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Adderall and Alcohol

Man thinking about adderall and alcohol he had to drinkAdderall and Adderall XR (amphetamine and dextroamphetamine) are commonly prescribed to treat narcolepsy and attention deficit and hyperactivity disorder (ADHD). As stimulant drugs, they can help people living with these disorders to focus and/or stay awake. Unfortunately, because it is a potent stimulant drug, Adderall is commonly abused. Some young adults use it to increase their ability to achieve a great deal of work in a short period of time, improve their grades in high school or college, or improve their ability to get into grad school or land an entry-level position in a competitive industry. Others use it to accomplish a great deal in their work or school life while also managing an active social life. The end result is that they often mix recreational substances – like alcohol – with their use of Adderall and inadvertently experience dangerous medical emergencies as a result.

Work and Play

While many people purposefully use and abuse Adderall with the goal of increasing their work and school performance, many use the drug so they can more easily manage a busy overall schedule – one that includes studying for tests or completing projects at work while also connecting with friends on the weekends. Though they may not intentionally take Adderall and chase it with a beer or a cocktail, they may have taken Adderall earlier in the day with the goal of working on a project and then hitting the bars or parties when they were done. With Adderall still in their system, they may have a drink – or multiple drinks – thus inadvertently putting themselves in a situation where the two drugs are combined. Others purposefully take Adderall when they go out for the night with the intention to drink. Why? They are hoping that the stimulant effect of alcohol will allow them to stay out and drink longer without realizing that the combination of the two drugs can trigger adverse effects. These can include:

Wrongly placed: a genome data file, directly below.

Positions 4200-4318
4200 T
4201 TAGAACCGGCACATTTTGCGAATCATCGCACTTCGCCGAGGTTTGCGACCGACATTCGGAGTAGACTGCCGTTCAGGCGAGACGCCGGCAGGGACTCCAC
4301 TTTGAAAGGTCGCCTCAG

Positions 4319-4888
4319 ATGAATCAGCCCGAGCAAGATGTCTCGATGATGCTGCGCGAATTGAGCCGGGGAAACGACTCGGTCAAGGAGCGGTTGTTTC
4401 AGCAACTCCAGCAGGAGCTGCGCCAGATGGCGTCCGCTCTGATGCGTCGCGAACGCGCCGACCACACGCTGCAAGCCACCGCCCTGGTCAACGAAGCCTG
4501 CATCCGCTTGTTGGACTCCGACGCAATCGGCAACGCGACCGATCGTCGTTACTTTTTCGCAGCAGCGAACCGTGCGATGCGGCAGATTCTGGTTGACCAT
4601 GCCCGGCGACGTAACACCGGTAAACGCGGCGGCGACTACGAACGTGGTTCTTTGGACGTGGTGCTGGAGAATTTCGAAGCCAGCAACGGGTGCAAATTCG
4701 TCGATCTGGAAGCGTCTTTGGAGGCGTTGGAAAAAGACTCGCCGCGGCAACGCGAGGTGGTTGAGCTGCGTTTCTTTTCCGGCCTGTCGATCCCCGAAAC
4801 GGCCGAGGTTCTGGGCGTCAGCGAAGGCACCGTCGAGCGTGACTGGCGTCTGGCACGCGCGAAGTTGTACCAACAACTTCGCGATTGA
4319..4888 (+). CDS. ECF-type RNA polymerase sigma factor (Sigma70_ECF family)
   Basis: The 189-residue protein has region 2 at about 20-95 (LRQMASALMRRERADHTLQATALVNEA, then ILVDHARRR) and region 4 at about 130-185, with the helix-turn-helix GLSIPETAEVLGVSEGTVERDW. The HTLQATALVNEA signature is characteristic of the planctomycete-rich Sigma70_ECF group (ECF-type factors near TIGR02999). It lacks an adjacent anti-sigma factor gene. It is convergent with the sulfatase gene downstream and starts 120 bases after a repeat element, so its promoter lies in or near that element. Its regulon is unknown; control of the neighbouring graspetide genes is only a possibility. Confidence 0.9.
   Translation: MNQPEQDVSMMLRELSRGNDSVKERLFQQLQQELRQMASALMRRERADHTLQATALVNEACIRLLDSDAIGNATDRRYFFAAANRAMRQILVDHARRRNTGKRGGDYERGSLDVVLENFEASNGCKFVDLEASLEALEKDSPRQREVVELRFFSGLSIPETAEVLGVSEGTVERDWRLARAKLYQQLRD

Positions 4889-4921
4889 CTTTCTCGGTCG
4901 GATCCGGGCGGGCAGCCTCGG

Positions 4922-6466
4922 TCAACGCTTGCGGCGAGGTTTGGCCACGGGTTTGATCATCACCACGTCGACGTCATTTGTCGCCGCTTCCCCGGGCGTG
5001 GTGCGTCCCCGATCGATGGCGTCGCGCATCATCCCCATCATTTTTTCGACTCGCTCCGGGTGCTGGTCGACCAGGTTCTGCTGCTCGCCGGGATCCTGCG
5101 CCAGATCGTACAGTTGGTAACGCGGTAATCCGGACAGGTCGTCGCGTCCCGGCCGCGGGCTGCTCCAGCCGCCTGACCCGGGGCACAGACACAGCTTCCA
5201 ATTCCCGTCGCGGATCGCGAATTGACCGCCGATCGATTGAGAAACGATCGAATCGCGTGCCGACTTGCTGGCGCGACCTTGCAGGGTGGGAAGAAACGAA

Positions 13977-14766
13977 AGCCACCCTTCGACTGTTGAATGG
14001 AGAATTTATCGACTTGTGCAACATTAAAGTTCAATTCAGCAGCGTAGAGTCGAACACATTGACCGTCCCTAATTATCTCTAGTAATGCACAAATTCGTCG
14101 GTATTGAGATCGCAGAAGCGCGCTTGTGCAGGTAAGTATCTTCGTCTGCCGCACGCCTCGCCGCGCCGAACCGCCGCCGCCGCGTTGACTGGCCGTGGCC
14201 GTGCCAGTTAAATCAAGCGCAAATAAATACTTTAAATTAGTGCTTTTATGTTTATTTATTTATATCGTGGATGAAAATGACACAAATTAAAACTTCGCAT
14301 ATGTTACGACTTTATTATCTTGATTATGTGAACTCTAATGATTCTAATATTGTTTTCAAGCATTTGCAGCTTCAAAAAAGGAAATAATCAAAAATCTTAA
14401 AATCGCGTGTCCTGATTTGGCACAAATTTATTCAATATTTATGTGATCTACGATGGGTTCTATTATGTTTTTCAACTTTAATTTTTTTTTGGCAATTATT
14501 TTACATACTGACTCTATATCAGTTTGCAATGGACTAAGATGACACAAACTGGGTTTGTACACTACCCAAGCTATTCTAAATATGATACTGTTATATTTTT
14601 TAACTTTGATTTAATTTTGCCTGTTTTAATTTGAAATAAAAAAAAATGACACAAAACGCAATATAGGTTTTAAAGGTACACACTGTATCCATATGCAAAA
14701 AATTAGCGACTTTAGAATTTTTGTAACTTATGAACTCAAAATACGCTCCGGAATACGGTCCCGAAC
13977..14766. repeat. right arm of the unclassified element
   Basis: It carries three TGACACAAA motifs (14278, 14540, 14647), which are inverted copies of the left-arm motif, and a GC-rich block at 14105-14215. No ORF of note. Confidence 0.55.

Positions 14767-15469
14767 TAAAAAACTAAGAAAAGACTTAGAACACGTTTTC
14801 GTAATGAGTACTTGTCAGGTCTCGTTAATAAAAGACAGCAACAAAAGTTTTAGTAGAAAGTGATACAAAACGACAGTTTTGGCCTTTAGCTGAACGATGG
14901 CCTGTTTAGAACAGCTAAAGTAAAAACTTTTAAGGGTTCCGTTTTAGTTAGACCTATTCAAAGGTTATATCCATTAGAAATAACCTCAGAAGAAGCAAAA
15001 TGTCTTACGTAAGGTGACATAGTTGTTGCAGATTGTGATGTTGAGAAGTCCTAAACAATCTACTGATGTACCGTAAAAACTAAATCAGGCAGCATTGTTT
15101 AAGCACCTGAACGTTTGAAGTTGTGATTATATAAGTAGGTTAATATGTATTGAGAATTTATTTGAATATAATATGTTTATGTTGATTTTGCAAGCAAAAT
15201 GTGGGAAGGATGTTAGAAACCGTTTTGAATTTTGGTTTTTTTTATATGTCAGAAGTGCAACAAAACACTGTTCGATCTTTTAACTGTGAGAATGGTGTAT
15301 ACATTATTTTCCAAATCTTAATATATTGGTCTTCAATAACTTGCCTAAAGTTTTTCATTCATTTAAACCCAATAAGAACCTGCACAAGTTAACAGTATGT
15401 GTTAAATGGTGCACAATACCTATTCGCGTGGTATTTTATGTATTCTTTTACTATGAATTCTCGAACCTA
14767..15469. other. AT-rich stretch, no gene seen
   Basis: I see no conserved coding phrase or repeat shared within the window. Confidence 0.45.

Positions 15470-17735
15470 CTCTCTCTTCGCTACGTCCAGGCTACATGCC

• Accident under the influence
  • Increased risky behaviors that can translate into life-changing issues (e.g., unprotected sex that leads to an unplanned pregnancy or an STD)
  • Medical emergency due to overdose
  • Mental health symptoms that vary depending on the dose

Psychoactive Effect

There have been some studies that point out that the intentional combination of alcohol and Adderall is increasingly common among those who are seeking psychoactive effects of the two substances. Yet another form of abusing the stimulant pills, it’s one more thing for the doctor to consider before prescribing the drugs, something to look out for during treatment, and an important note for family members who may recognize that their loved one is struggling since starting use of their new prescription but are unsure what exactly is going on.

Freedom From Drug and Alcohol Abuse

Though some people purchase the medication from others who have a legitimate prescription, many go to a doctor and report the symptoms that will garner them an ADHD diagnosis and their own prescription for these pills. The problem for concerned family members can be in identifying the difference between side effects experienced despite a genuine need for Adderall and the effects of abusing the drug.

In either case, however, it is important to note that mixing of Adderall and alcohol can be a life-altering, if not deadly, choice. If you note the co-use of Adderall and alcohol in your loved one, don’t wait to intervene. Treatment can help them to find non-stimulant alternatives if there is an underlying medical diagnosis of ADHD and also assist them in learning how to live without the abuse of alcohol, Adderall, or any substance.

Read more about Adderall

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